No, it is not an ad hominem attack to dismiss "an argument" generated by ChatGPT. This is because only a little investigation will show that any "text" generated by ChatGPT cannot contain any arguments at all. Ever. To think otherwise is to massively misunderstand what language is and how it works. Asking this question is like asking:
Is dimissing an argument because it's machine generated an ad hominem fallacy if the argument is not an argument but a bonobo monkey?
It is a mistake of epic proportions to assign an argument to something which contains no argument. Take, for example,a set of symbols which has been generated to look like human speech.
It would be absolutely fallacious, immoral in fact, to say of such a text that it contained an argument which is either valid or sound. This is because what you would be looking at is not evidence of the intent of a speaker to influence a listener or reader's stock of assumptions in some way. This will not be immediately clear without an example.
Let's consider the following piece of supposedly machine generated text:
The man punched John. Then he punched him - harder. So they were both violent.
We cannot consider this argument to be either sound or valid. The reason is that it means nothing. It means nothing because there was nobody at the creating end of this argument who had an intention to influence a listener. There is no creator who is using a combination of context and shared knowledge to make sure that the intended interpretation of their utterance influences the listener's stock of assumptions in the intended way.
For a start, who is the referent of the word John meant to be? John Lennon, my friend John from the pub? Your uncle? We don't know. You can assign a referent to the word John if you wish. But you cannot argue the case, or make out that your assignment is correct. You might say, "Oh, but we can say it refers to some man called John". But, erm, no you can't. It could easily be retorted that it refers to an orangutang, or a tiger and there's nothing we can meaningfully say or do to counteract this.
I can hear someone say: "Well, we can nonetheless say that the argument is valid, even if we don't know who the word John refers to and whether they actually hit anyone" But, erm, no we can't. Not nearly. The reason is that we cannot know who the words he and him are meant to represent. That's because they're not meant to represent anything or anyone. And that's because there was no communicator meaning them to be interpreted in any particular way. You could interpret he to mean John, and the word him to mean the man. But, so what? Someone else can say that the assignment should be the other way round. You could argue the point, but it is a meaningless argument. You cannot clarify who the pronouns refer to. There was nobody intending them to refer to anyone. Furthermore, I have a female friend called John. And so could I easily say that in this case neither he nor him refer to John. And I could further argue that therefore the argument is not valid because I can argue that the word both refers to John and the man, and John has not been shown to be violent. But that would be ridiculous drivel too!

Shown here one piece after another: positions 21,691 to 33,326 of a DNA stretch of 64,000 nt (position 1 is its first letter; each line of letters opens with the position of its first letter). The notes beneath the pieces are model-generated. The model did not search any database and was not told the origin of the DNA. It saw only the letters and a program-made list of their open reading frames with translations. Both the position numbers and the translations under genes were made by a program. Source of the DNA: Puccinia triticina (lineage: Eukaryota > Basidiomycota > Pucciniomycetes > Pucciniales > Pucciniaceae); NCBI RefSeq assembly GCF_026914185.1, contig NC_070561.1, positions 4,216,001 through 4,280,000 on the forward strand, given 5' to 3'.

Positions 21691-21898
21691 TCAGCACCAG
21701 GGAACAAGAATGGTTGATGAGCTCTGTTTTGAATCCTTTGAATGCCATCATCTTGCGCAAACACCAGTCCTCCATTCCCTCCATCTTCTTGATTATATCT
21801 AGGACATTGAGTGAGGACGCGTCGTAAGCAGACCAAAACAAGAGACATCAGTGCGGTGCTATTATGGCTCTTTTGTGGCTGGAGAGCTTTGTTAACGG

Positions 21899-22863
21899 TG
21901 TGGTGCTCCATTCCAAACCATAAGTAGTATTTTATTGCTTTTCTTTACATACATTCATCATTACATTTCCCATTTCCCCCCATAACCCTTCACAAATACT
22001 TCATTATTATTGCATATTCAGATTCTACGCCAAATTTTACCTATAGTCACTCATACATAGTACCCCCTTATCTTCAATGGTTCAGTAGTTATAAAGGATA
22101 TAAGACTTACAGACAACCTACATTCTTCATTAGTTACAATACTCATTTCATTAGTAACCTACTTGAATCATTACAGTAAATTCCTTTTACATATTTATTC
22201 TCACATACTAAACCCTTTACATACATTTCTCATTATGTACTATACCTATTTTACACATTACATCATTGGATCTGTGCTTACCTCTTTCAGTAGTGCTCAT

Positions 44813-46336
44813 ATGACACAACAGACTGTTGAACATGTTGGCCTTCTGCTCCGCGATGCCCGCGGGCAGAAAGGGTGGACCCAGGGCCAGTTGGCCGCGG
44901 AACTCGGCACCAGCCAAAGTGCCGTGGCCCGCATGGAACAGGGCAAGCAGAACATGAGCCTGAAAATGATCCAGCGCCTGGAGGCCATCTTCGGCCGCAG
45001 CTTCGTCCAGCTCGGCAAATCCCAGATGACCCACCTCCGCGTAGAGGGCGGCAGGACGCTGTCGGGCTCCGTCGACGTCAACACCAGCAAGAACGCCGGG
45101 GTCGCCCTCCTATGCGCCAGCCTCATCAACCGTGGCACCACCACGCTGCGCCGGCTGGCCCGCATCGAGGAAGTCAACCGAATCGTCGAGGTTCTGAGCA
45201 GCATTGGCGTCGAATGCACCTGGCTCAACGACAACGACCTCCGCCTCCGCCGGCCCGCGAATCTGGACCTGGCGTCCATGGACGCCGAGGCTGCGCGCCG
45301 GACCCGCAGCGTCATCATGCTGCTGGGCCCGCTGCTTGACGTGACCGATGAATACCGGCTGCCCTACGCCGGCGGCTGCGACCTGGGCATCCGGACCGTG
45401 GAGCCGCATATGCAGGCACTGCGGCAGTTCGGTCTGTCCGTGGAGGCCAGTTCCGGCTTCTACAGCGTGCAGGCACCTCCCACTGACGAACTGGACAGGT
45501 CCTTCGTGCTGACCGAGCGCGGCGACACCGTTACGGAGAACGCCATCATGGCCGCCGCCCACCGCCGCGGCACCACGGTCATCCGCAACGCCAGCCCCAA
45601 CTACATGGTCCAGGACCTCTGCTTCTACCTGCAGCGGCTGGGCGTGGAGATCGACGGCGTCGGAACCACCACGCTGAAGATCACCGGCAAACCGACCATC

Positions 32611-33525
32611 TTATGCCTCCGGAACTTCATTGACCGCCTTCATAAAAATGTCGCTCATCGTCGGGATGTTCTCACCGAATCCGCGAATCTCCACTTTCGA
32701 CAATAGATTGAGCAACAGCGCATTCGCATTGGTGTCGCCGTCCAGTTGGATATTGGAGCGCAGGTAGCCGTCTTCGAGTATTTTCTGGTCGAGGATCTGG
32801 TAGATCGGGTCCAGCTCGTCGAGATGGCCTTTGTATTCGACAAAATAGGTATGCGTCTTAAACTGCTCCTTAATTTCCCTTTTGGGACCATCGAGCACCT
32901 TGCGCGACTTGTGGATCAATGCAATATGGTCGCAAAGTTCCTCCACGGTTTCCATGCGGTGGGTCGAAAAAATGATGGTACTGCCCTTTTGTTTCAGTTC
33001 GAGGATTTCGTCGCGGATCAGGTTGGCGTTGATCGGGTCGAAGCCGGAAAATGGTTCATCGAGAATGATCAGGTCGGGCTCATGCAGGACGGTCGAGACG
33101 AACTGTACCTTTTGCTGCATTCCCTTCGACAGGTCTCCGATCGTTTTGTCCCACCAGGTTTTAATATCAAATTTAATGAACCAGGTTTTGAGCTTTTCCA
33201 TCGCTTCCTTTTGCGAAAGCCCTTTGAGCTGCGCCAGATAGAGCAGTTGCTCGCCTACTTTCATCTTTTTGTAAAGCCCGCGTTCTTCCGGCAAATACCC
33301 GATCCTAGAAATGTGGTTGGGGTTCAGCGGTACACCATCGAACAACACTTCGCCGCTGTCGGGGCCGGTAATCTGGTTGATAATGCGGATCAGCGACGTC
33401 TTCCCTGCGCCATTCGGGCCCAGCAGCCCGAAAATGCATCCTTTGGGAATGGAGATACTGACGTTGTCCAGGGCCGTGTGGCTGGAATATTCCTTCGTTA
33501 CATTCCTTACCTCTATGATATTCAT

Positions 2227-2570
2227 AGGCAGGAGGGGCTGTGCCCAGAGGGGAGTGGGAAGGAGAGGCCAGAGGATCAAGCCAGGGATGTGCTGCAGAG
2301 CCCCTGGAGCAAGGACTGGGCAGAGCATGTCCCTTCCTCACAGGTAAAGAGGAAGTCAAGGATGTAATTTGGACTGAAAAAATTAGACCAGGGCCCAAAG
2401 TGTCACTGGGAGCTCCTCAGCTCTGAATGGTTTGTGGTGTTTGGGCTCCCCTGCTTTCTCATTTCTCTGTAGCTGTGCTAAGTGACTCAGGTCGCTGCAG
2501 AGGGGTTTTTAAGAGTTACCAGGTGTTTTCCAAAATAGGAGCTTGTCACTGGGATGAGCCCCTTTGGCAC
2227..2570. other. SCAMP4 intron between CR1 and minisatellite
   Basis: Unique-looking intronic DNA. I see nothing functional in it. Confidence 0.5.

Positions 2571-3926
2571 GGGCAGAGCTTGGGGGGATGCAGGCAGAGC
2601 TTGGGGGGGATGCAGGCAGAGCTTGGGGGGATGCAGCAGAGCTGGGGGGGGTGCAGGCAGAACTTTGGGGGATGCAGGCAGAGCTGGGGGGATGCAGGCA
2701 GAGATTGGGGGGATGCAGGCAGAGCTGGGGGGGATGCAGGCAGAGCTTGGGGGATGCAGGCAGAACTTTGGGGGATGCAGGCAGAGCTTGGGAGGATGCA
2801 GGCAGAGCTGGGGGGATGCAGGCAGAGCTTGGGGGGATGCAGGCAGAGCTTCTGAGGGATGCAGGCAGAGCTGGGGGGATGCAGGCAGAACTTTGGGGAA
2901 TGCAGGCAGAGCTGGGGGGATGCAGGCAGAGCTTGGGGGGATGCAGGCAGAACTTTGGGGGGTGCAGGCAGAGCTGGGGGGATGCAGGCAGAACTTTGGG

As nobody can definitively define any referents to any of the seeming referring expressions in the 'text' that was generated, one cannot truthfully say that it has any meaning or that it is valid or invalid or sound or not sound. To assign such a meaning to it would not only be idiotic it would be mendacious and any assessment of the text as representing a valid argument would be equally fallacious.
The words that speakers use to communicate are only meaningful because of both the communicative intention of the speaker and the successful interpretation of that intention by the listener. The language in any given utterance is normally hugely underdetermined as well as being multiply semantically and syntactically ambiguous. Language itself it not a code produced by an enigma machine for which a listener has a key. It is just an archeological trail, which given the context and shared knowledge can lead a listener to a correct interpretation of the speaker's intentions.
No speaker, no communication. No communication, no argument. You wouldn't assign validity to a camel, or soundness to a cloud. You can't assign an argument to a jumble of ChatGPT generated symbols designed to to look like an artefact of human communication.